Inequalities in the Mexican Labor Market, Family Determinants and the Role of Education
Edith Pacheco, El Colegio de México
Given the economic transformations and the changes in educational attainment, fertility and cultural patterns in Mexico, it is interesting to know how the various generations have been inserted in the work dynamic and the extent to which these generations have preserved their parents' occupational condition or whether, on the contrary, education has enabled them to achieve upward social mobility. A study of three generations (1930s, 1950s and 1960s) found that regardless of the birth cohort, family origin was the most important variable for explaining the likelihood that Mexican men would be engaged in manual occupations, whereas education was the factor that provided the greatest explanation for non-manual occupations (Pacheco 2005). The aim of this paper is to examine what has happened in the cohorts born in the 1980s and 1990s -years marked by severe economic crises and the extremely limited recovery of the Mexican economy.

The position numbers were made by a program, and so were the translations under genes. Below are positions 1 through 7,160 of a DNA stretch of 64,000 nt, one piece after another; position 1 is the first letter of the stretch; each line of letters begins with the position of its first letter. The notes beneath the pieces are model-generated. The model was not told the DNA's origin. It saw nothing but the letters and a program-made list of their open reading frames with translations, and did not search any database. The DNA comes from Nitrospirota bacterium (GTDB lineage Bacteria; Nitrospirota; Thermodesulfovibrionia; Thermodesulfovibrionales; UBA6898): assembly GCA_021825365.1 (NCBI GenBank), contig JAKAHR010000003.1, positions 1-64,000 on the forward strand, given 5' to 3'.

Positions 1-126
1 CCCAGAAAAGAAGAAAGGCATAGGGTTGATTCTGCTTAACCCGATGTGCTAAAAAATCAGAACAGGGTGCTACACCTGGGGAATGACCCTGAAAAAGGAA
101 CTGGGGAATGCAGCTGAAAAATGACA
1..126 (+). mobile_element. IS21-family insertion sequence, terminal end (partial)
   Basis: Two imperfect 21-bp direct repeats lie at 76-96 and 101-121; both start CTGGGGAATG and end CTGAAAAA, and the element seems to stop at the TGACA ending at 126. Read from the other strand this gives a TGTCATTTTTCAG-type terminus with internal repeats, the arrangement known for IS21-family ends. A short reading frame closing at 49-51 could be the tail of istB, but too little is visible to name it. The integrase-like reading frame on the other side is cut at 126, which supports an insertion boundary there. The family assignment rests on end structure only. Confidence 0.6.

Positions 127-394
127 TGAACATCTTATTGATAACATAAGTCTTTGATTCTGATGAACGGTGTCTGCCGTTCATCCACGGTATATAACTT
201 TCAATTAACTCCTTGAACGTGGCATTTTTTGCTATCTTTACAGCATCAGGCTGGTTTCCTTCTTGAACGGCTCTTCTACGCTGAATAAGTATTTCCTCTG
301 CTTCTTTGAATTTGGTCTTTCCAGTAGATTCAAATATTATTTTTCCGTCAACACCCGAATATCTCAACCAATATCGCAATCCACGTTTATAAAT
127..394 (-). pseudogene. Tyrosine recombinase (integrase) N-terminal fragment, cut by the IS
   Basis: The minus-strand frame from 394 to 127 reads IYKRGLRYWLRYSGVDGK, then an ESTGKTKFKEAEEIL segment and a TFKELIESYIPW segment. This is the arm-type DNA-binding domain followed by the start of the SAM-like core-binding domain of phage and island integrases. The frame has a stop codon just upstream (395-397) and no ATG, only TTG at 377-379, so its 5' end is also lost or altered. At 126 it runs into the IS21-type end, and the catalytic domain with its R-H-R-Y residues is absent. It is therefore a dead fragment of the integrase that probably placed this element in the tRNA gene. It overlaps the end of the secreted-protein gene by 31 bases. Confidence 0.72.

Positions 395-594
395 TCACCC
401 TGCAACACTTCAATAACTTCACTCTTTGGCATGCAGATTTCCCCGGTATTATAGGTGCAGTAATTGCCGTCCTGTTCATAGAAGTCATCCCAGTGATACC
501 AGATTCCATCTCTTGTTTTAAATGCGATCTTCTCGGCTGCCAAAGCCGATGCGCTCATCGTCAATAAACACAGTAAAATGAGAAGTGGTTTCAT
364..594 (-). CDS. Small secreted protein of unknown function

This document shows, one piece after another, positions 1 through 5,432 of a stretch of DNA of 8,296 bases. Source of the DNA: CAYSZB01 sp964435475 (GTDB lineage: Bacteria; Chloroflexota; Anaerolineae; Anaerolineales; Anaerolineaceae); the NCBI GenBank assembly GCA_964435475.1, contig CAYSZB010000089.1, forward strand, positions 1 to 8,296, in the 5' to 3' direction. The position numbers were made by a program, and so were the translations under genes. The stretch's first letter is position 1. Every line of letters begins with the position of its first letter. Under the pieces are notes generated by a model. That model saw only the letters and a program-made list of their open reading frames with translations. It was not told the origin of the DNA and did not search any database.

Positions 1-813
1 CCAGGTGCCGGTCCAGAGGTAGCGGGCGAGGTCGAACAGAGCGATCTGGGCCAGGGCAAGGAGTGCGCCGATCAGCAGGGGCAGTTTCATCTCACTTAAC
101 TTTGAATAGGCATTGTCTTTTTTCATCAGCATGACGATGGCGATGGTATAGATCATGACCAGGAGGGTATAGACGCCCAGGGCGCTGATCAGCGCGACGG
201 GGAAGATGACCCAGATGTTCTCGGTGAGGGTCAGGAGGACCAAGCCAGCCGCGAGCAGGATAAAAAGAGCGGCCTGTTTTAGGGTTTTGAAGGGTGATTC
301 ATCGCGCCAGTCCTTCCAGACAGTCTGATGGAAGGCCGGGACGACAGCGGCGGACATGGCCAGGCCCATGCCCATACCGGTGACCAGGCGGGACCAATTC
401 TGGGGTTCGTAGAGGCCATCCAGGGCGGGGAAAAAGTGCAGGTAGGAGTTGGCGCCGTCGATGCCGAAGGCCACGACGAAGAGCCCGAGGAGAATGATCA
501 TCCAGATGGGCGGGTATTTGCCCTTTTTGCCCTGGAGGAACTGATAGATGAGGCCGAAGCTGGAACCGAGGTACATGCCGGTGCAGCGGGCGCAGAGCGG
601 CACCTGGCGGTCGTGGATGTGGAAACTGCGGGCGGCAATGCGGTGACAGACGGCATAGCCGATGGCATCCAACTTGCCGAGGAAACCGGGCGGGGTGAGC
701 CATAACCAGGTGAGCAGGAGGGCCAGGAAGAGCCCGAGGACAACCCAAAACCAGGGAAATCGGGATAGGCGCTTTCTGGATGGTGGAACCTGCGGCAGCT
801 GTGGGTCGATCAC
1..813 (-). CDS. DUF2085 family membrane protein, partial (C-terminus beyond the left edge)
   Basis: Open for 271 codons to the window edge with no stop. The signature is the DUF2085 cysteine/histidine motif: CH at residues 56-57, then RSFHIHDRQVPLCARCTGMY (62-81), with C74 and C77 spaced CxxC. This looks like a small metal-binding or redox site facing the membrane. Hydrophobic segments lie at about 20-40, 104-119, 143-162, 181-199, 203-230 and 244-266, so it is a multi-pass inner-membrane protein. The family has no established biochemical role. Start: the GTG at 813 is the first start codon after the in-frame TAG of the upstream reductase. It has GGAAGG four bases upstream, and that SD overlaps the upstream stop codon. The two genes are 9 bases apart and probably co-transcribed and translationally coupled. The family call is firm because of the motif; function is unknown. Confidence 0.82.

Presented in Poster Session 7